Arthritic conditions like osteoarthritis and rheumatoid arthritis bring joint pain and disability to millions of people across the United States. If you have any form of arthritis, orthopedic surgeon Brian Rottinghaus, MD, can help. At offices in West Chester and Montgomery, Ohio, Dr. Rottinghaus uses conservative treatment approaches to treat milder cases of arthritis, and he also performs advanced joint replacement surgeries. Find out how Dr. Rottinghaus's expertise in treating arthritis can help you optimize your well-being by calling his office today, or book an appointment online.
Arthritis is a musculoskeletal disorder that affects your joints. Of the 100 or so types of arthritis, most affect only small numbers of people. But some cause long-term pain and disability for millions.
Osteoarthritis is by far the most common form of this disease. It develops over the years as the daily wear-and-tear on your joints results in the erosion of protective cartilage. The more your cartilage wears away, the more painful your joints become.
Osteoarthritis is a leading cause of reduced function in seniors.
Unlike osteoarthritis, which typically affects older people, rheumatoid arthritis most often develops in adolescents and young adults. It's an autoimmune disorder, meaning the systems that exist to protect you from infection mistakenly destroy healthy cells in your joint linings.
Other widespread forms of arthritis include psoriatic arthritis, septic arthritis, and gout. Arthritis can also be a complication of diseases such as lupus.
The primary symptom of arthritis is persistent or recurring joint pain. The pain often starts as dull aching, but as it worsens, it can become increasingly intense. Other symptoms of arthritis include:
You might find that your arthritis symptoms flare up during cold, wet weather or if you engage in any physical activity different from your normal routine. Stress can also make arthritis worse.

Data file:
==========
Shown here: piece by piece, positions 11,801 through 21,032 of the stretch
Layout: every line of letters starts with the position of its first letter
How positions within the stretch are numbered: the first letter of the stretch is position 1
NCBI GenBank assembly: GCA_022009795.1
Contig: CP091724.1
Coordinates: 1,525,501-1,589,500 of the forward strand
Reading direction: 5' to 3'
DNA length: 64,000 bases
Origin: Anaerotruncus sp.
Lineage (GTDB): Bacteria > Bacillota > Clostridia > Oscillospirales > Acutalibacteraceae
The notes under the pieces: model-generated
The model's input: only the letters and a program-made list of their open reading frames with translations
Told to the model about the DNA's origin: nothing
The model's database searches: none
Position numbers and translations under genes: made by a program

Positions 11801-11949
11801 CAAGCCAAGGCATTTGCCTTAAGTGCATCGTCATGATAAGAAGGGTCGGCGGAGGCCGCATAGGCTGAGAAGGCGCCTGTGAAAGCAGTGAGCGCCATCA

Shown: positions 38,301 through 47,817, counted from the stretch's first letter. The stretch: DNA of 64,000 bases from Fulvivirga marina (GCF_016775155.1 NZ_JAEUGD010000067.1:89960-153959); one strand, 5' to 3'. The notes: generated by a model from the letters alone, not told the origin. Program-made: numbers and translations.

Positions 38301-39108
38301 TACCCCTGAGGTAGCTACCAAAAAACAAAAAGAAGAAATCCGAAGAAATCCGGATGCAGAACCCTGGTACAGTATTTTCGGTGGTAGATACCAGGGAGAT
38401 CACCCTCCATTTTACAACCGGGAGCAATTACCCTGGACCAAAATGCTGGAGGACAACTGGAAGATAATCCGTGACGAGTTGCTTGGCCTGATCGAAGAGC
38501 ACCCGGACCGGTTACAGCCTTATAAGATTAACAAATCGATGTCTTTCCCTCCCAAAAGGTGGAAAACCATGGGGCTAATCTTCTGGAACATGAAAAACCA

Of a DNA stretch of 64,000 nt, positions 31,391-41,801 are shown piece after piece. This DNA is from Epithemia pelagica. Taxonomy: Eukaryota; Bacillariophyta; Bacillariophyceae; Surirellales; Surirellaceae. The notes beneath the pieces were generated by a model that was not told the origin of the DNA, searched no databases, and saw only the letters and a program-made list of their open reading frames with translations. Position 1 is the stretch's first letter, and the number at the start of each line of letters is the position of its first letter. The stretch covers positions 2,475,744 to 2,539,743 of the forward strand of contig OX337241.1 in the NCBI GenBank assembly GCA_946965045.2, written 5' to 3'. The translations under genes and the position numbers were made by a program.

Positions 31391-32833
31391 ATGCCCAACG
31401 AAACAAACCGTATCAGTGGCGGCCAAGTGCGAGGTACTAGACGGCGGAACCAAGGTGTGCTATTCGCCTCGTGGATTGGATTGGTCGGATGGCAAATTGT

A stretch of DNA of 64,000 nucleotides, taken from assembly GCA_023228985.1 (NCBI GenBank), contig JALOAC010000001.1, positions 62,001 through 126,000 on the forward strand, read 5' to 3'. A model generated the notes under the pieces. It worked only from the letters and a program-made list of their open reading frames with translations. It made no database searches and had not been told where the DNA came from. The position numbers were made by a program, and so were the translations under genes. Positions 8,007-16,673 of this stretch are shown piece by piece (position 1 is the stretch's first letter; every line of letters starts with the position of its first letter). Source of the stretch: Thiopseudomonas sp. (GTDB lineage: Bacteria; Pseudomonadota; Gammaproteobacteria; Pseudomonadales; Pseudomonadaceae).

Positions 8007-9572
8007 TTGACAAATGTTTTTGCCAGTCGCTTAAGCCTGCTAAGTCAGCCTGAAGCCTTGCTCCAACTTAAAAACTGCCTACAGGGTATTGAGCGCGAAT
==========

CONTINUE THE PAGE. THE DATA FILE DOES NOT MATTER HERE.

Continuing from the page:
In the later stages of arthritis, the pain, weakness, and stiffness in your joints can make it increasingly difficult to perform everyday tasks. Gripping and lifting, kneeling, and getting up and down can all become significant challenges.
There's no cure as yet for arthritis, but Dr. Rottinghaus has considerable experience in helping patients manage their condition. Initial approaches to treating arthritis are likely to include:
It's essential to keep moving when you have arthritis, or your joints weaken and stiffen even faster. However, it's also important to do the correct forms of exercise to avoid aggravating your symptoms.
Oral anti-inflammatory medications can help reduce joint inflammation and pain. If you have an autoimmune form of the disease like rheumatoid arthritis, disease-modifying antirheumatic drugs (DMARDs) can be beneficial, especially when started at an early stage.
Injections of steroid medication into badly affected joints deliver a more potent anti-inflammatory effect.
If your arthritis becomes so severe that no other treatments help, Dr. Rottinghaus can perform full or partial joint replacement surgery. He removes the ends of the badly damaged bones and replaces them with artificial components that aim to duplicate the function of your natural joints.
Find the best treatment for your arthritis by calling Brian Rottinghaus, MD, today, or book an appointment online.